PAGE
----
Home Television As the custody changes on television and in your industry, who is watching the Crown Jewels?

As the custody changes on television and in your industry, who is watching the Crown Jewels?


In his review of this year’s Emmys, Scott Feinberg of The Hollywood Reporter says “the changing of the guard is over” from the era of cable to the era of streaming in 4 years. He notes “an unprecedented sweep of the series’ three major awards for cutting edge multimedia services” (Apple’s Ted Lasso won Best Comedy, Netflix’s The Crown won Best Drama, and The Queen’s Gambit won Best Drama. limited series / anthology), and that “the broadcast networks that dominated the Emmys during the 20th century and the early part of the 21st, but also the basic and premium cable networks that flourished during the 21st century songs are almost forgotten. on TV’s biggest night. “

“How did it happen, he asks, and so quickly?

The Changing of the Guard occurs in many different industries – and if it takes more than 4 years, it isn’t by much. When you separate the next generation from what’s being watched and look at where the most disruptive change is happening, something really interesting is happening on television; something worth thinking about in your own context.

The “crown jewels” on television haven’t changed much

On TV, shows are the crown jewels (so to speak): Comedies, dramas, limited series, movies, reality shows, sports, news, weather, talk shows, game shows, and variety shows. And in fact, they haven’t really changed that much in shape and structure in decades. For example, the stories told on television today largely follow a structure called the Monomyth or the Hero’s Journey, first popularized as a model in mythology by Joseph Campbell in his biographical film. The Hero’s Journey: The World of Joseph Campbell (1987) and book The Hero’s Journey: Joseph Campbell on his life and work (1990). Structurally, does Ted Lasso represent something entirely new on television? The Crown or the Queen’s Gambit? No.

The same stability of form and structure is true for sports on television. We’ve been watching much of the same since a Columbia-Princeton baseball game aired on NBC in 1939. The viewing experience has certainly improved, but the product itself is largely the same. Even the reality shows, which still seem so new, first arrived in 1992 (assuming you didn’t count shows like Candid Camera as the real pioneers in this category).

The point is, while the custody of television has changed dramatically, what’s being watched – the content – is pretty constant.

Those who create the content are also relatively immutable

The actors, producers, directors and screenwriters who create the content on television are also relatively unchanged. People who play these roles well still have power in the industry, and the best enjoy long careers by constantly creating great entertainment. Steven Spielberg, for example, has been directing movies and TV shows since 1969. Ted Lasso star Jason Sudeikis started writing for Saturday Night Live in 2003 and has been a professional actor since 1997; Crown creator Peter Morgan has been writing scripts for television since the 1990s; William Horberg, executive producer of Queen’s Gambit has been producing films and television since the early 90s.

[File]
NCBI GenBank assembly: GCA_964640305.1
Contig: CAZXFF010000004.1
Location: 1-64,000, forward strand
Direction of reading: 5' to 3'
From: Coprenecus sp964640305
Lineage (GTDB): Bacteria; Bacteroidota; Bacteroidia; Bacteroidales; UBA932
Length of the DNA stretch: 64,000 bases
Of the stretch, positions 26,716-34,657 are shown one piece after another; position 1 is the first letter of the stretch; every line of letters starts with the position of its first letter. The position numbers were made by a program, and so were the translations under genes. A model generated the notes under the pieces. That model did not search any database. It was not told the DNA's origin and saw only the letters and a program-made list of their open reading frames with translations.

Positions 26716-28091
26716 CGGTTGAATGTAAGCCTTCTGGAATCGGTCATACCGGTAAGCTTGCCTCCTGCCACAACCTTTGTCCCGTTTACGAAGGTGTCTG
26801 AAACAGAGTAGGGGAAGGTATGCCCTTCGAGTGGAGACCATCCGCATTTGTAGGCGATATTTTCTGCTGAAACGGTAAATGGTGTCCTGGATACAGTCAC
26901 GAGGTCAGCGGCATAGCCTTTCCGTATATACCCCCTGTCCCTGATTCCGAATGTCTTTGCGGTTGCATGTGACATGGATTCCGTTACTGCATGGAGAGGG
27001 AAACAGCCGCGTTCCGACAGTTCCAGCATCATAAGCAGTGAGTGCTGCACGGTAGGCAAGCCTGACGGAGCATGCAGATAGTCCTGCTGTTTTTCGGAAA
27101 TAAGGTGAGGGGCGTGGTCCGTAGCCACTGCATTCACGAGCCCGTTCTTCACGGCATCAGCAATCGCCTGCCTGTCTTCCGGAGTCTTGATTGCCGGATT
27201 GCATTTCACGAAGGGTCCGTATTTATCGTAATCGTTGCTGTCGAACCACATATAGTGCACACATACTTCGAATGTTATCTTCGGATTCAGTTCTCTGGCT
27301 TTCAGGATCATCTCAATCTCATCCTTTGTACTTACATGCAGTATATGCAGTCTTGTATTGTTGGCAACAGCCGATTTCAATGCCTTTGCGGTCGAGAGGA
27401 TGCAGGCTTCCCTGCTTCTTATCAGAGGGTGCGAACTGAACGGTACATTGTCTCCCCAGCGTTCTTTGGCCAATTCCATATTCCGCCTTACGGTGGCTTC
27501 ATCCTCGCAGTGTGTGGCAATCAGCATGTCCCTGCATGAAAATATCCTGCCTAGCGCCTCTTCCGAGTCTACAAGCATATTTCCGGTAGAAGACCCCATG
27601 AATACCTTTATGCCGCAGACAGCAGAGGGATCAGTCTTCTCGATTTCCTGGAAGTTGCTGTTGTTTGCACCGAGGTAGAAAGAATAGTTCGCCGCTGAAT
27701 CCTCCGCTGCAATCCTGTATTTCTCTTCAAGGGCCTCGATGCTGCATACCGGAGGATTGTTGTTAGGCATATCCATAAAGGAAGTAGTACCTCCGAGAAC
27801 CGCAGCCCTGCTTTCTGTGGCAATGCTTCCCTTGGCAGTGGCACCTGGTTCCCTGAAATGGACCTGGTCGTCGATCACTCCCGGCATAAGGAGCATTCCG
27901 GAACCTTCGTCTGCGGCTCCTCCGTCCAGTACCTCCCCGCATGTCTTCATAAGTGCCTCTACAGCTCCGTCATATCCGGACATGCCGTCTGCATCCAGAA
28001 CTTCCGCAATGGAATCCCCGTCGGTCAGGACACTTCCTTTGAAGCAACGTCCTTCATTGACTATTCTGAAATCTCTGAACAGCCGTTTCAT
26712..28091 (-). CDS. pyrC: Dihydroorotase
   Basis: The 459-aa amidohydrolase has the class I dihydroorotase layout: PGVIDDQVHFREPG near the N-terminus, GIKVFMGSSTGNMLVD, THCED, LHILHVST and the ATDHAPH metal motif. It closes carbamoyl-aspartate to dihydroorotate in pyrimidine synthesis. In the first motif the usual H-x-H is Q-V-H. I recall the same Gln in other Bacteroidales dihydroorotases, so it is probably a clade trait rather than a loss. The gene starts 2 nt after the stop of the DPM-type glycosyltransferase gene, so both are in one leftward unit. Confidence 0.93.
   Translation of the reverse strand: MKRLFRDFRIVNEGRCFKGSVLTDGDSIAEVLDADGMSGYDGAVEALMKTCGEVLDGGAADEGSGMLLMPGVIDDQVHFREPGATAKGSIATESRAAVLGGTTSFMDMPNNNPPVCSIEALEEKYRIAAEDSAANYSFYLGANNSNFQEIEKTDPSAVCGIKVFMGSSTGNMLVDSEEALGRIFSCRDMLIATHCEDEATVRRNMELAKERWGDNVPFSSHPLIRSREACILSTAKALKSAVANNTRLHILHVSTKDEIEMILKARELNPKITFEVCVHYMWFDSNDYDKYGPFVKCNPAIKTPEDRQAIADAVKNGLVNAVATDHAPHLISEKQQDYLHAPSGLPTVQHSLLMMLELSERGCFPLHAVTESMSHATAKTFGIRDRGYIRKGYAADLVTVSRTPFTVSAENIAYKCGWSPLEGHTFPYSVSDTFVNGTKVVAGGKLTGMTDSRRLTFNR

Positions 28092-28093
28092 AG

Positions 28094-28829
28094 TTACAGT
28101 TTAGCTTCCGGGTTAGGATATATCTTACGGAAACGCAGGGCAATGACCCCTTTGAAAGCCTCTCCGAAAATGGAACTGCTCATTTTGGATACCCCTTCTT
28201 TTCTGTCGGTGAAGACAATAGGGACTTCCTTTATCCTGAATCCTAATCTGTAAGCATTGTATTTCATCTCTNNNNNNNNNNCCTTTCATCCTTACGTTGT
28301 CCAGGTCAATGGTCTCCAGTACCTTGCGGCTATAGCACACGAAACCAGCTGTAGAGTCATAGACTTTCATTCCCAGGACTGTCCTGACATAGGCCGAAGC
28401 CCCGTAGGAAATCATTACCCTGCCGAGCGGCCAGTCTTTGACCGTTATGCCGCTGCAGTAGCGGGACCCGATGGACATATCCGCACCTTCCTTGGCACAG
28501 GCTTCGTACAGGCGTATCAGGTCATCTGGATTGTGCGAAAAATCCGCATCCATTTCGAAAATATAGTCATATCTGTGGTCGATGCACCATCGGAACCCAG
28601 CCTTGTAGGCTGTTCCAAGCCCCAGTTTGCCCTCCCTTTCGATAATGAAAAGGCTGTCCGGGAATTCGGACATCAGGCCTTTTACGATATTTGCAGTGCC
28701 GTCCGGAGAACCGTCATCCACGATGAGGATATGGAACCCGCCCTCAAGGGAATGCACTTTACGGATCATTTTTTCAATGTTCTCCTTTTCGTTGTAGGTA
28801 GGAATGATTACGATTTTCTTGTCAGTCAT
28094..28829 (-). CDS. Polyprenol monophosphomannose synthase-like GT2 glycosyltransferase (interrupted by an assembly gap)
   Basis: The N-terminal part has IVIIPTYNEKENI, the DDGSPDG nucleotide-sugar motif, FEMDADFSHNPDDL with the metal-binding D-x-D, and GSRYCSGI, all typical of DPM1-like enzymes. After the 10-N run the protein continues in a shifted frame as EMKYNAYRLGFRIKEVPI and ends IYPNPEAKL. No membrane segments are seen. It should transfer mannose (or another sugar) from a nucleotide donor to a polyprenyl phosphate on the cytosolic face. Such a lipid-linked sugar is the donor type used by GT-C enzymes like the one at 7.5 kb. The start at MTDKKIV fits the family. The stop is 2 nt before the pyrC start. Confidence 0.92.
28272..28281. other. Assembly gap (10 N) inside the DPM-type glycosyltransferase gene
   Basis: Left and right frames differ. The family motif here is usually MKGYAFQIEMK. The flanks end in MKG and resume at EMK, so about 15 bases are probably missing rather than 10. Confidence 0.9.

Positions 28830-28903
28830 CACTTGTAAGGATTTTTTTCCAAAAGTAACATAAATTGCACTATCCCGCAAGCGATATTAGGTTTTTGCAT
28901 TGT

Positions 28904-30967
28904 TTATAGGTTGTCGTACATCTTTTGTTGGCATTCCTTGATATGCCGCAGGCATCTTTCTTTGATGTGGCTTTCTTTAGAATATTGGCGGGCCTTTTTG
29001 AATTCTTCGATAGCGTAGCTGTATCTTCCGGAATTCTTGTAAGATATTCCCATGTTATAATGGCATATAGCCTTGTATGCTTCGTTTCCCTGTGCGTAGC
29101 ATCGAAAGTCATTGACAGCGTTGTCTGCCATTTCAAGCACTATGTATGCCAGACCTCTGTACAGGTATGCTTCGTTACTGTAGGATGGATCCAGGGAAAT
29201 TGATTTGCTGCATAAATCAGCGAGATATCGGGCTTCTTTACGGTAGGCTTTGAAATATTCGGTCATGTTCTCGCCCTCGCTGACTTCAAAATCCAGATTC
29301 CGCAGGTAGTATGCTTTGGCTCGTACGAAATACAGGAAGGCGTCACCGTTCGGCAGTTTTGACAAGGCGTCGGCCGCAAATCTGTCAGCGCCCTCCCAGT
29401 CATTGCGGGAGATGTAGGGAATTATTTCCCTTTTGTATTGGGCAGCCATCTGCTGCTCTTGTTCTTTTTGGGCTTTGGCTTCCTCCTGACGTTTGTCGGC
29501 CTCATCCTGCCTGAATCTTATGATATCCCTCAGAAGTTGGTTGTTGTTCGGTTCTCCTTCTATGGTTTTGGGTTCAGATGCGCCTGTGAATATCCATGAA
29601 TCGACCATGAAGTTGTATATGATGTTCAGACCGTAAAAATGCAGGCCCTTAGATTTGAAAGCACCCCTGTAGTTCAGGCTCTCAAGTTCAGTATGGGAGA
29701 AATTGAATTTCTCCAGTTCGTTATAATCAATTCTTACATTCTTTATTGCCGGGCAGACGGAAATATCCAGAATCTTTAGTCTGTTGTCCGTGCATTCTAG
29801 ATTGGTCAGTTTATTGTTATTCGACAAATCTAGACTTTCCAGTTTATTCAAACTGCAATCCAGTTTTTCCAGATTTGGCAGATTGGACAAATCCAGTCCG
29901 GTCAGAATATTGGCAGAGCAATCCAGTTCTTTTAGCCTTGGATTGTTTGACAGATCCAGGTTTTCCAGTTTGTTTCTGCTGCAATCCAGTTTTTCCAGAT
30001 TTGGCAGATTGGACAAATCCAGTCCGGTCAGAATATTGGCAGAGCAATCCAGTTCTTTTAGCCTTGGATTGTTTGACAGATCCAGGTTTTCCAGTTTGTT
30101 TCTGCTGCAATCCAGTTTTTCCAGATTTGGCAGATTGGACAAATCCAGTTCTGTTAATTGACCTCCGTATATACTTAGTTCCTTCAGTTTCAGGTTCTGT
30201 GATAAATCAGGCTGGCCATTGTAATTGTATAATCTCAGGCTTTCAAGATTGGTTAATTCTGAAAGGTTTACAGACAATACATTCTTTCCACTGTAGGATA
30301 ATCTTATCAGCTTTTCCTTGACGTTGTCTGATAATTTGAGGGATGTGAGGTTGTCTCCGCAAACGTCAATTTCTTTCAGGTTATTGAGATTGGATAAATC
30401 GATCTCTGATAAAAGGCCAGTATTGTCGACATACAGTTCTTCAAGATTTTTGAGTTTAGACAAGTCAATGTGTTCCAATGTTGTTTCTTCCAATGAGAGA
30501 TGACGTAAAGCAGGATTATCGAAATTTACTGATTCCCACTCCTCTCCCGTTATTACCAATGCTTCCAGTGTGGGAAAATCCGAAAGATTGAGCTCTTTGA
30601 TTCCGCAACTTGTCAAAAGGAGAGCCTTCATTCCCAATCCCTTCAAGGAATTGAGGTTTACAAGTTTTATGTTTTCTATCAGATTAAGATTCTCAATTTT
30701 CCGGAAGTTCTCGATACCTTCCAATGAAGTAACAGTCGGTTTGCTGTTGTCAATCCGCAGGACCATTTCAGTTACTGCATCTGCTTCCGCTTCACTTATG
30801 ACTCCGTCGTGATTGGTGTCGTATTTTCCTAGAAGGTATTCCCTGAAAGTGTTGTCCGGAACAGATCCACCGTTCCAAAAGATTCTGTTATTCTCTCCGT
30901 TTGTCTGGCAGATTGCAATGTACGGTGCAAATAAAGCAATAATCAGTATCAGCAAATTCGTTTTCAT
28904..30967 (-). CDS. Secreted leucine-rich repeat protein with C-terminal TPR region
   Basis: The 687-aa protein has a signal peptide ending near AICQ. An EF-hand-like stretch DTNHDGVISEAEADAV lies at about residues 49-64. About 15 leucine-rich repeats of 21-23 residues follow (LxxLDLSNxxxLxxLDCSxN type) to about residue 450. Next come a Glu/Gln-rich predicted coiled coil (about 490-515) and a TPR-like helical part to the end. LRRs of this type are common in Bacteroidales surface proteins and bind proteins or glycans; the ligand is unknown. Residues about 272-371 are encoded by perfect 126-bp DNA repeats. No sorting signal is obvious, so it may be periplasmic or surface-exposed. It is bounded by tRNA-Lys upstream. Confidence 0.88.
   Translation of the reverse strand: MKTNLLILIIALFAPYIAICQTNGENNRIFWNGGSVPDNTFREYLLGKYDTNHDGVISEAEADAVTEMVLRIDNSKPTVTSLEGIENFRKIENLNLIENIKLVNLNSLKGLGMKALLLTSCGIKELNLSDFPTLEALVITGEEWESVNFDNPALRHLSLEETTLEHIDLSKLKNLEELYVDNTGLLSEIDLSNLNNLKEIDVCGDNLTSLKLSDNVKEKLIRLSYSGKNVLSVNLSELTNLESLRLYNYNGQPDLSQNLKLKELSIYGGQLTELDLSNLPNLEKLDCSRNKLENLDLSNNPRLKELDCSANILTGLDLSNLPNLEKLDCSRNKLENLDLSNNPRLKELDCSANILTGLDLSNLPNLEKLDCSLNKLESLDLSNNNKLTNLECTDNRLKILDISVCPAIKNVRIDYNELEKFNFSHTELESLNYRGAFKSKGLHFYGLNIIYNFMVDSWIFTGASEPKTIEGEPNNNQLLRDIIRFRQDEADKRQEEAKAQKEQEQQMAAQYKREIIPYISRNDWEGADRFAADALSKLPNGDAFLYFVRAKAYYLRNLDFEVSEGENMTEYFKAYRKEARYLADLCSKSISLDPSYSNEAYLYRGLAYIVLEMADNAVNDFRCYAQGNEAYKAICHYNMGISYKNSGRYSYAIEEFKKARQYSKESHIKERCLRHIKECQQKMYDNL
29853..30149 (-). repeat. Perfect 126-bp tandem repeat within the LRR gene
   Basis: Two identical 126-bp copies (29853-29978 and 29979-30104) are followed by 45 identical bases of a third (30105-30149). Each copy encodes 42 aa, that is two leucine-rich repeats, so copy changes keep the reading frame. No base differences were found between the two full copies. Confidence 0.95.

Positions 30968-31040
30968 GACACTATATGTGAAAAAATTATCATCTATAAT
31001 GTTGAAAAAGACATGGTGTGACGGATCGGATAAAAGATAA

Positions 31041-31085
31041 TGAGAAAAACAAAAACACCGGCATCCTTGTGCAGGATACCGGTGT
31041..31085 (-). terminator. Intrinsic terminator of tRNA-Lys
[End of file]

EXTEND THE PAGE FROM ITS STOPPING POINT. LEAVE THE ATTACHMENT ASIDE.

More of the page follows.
Of course, new talent comes in very often, and when these new talents are successful we can expect to see them involved project after project, for years and years.

It’s the powerful, the old guard, who have changed

As for the “guard”, the top twenty of the Hollywood Reporter in its most recent list of The most powerful people in entertainment (2019) included no less than fifteen people contributing in one way or another to the streaming platforms Disney +, Netflix, Apple TV +, HBO Max, Amazon, Hulu, CBS All Access (now Paramount +), ESPN + and Peacock. And that’s before the pandemic accelerates the shift to streaming.

So maybe with the results of this year’s Emmy, it’s safe to say the television succession is over, as Feinberg says, or nearly over. The organizations that energy brokers work for, the platforms and technologies through which we receive our content, the relevant business models, the very terrain on which the industry stands – all of this has changed dramatically over the past few years, accelerated by the pandemic. Even though the content itself and the people who create it have been relatively stable.

With the new guard in place, will that mean stability in the television industry?

As the new guard, the streaming services, take their turn at the guardhouse, what should they watch out for? As they protect the content and the way it is consumed, what is threatening their position at the top of the heap?

This is where things get really interesting because the “new” new guard doesn’t come after the same crown jewels at all; they completely redefine content. This stable form and structure of content itself is under siege. By the time the New Guard is done leading this next wave of change, nothing – the power brokers, the technologies and platforms, the content creators, the creation process, and the content itself – will be alike. How long will it take? It’s already happening.